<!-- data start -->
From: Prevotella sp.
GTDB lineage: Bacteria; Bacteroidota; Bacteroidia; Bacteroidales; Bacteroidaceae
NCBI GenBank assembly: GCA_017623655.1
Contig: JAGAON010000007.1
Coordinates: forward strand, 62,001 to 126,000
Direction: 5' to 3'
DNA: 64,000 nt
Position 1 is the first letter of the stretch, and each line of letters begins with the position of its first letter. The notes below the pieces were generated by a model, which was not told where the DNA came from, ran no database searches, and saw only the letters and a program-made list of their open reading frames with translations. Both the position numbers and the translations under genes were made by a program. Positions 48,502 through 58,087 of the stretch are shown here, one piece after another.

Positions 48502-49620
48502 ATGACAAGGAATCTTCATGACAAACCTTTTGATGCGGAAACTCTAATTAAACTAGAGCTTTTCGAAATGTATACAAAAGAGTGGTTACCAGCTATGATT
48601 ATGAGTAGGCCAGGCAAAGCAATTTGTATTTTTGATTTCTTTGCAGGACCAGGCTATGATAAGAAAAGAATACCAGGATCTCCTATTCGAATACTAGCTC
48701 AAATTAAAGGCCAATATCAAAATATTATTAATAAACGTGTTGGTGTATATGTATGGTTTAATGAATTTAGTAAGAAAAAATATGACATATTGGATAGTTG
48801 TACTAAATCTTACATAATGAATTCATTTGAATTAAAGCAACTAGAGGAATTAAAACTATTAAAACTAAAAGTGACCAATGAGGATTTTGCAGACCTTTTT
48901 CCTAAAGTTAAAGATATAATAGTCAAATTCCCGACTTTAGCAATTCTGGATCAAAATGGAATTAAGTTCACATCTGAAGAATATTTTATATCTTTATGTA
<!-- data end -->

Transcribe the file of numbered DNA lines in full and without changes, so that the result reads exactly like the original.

From: Prevotella sp.
GTDB lineage: Bacteria; Bacteroidota; Bacteroidia; Bacteroidales; Bacteroidaceae
NCBI GenBank assembly: GCA_017623655.1
Contig: JAGAON010000007.1
Coordinates: forward strand, 62,001 to 126,000
Direction: 5' to 3'
DNA: 64,000 nt
Position 1 is the first letter of the stretch, and each line of letters begins with the position of its first letter. The notes below the pieces were generated by a model, which was not told where the DNA came from, ran no database searches, and saw only the letters and a program-made list of their open reading frames with translations. Both the position numbers and the translations under genes were made by a program. Positions 48,502 through 58,087 of the stretch are shown here, one piece after another.

Positions 48502-49620
48502 ATGACAAGGAATCTTCATGACAAACCTTTTGATGCGGAAACTCTAATTAAACTAGAGCTTTTCGAAATGTATACAAAAGAGTGGTTACCAGCTATGATT
48601 ATGAGTAGGCCAGGCAAAGCAATTTGTATTTTTGATTTCTTTGCAGGACCAGGCTATGATAAGAAAAGAATACCAGGATCTCCTATTCGAATACTAGCTC
48701 AAATTAAAGGCCAATATCAAAATATTATTAATAAACGTGTTGGTGTATATGTATGGTTTAATGAATTTAGTAAGAAAAAATATGACATATTGGATAGTTG
48801 TACTAAATCTTACATAATGAATTCATTTGAATTAAAGCAACTAGAGGAATTAAAACTATTAAAACTAAAAGTGACCAATGAGGATTTTGCAGACCTTTTT
48901 CCTAAAGTTAAAGATATAATAGTCAAATTCCCGACTTTAGCAATTCTGGATCAAAATGGAATTAAGTTCACATCTGAAGAATATTTTATATCTTTATGTA